Dark clouds hang over White Sox Nation.

The final indignity of a season of disappointments will likely soon come, with the contract of stellar lefthander Mark Buehrle expiring today with the end of the 2011 season. With the Sox poised to go into rebuilding mode, it is doubtful the free agent pitcher is part of the team plans moving forward. And that is a shame.

Over the past 11 seasons, Buehrle has been hands-down my favorite player in baseball. For a fan who treats baseball like his religion, this off-season is going to hurt. Last night’s performance — 7 innings, no runs, no walks and pitching out of jams caused by two errors — was typical of the man who can barely hit 89 MPH on the radar gun, yet has consistently fooled the best hitters in baseball with his great control and ability to throw first-pitch strikes. A tater served up by reliever Jesse Crain was the only run allowed in a hollow 2-1 victory.

In the 8th inning, pitching coach/manager-for-the day Don Cooper pulled his starter in a time honored tradition of giving the fans the chance to show their appreciation with a standing ovation. Grown men weeped. Or at least got a bit misty, and not just because of the steady rain cloud Chicago has been living under for the past week.

So if this is the end of No. 56 in a White Sox uniform, then I salute the man with my Top 5 favorite moments of his career:

5) 04.16.2006: “The Slide.”

Mark Buehrle’s headfirst dive onto the tarp during a rain delay was the best thing to happen to rain delays since Rick Dempsey and Don Stanhouse of the 1983 Baltimore Orioles performed a reenactment of Milwaukee Brewer Robin Yount’s game winning home run off Jim Palmer on the final day of the 1982 season.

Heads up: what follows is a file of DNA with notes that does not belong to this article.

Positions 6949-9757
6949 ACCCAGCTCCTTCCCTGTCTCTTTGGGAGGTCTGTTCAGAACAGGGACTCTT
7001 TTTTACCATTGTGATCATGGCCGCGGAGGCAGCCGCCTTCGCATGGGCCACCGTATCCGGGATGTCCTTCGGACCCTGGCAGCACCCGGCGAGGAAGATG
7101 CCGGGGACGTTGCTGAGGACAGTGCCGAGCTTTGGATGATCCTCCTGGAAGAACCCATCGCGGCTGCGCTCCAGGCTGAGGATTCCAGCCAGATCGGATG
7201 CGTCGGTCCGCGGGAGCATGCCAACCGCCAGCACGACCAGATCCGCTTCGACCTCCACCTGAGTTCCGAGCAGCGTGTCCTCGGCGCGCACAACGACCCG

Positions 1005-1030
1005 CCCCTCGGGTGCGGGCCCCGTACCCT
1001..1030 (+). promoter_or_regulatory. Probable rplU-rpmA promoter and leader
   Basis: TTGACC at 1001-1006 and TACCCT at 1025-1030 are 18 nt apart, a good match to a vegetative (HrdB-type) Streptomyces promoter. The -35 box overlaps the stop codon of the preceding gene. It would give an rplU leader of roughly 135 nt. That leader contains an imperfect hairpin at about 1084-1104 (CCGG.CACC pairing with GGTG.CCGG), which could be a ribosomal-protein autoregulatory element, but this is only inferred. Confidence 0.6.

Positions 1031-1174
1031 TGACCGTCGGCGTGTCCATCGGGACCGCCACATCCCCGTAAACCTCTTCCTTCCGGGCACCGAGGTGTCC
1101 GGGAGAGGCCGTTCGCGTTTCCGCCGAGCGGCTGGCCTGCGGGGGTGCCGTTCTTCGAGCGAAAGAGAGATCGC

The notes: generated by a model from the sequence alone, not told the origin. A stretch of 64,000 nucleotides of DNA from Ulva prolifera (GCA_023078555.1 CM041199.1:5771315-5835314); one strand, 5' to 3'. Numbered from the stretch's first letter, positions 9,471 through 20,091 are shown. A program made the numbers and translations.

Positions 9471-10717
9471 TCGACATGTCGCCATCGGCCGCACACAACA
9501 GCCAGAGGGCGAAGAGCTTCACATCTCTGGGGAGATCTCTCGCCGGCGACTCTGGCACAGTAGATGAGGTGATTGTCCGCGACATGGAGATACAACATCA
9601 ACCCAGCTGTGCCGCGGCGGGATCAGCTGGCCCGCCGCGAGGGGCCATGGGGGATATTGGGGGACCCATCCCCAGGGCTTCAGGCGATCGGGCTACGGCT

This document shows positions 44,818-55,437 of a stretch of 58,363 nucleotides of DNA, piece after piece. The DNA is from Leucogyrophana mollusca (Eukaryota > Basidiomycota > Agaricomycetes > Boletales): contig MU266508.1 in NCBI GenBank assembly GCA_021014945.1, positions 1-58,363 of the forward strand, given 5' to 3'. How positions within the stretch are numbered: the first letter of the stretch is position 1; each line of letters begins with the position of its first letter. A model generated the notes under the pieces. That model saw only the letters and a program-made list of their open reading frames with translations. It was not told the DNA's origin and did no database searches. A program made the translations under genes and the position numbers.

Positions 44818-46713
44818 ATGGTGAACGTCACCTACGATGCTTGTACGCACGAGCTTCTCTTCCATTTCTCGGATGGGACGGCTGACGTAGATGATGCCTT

4) 04.05.2010: Opening day kick save at US Cellular Field vs. Cleveland

3) 04.18.2007: The first no-hitter

2) 07.23.2009: The Perfect Game

1) 10.23.2005 and 10.25.2005: A win and a save in the World Series.

About the Author

Tom Long

Tom Long is one-third of the seldom heard Chicago band The Ethyl Mermen. The name Tom Long can be found in the dictionary, Baseball Encyclopedia and a pub in Ireland. Tom Long is not affiliated with any other Tom Long; he won the rights to use his own name after prevailing in a three-way game of Jan-ken-pon by choosing "dynamite!" No Toms were harmed in the making of this blog.

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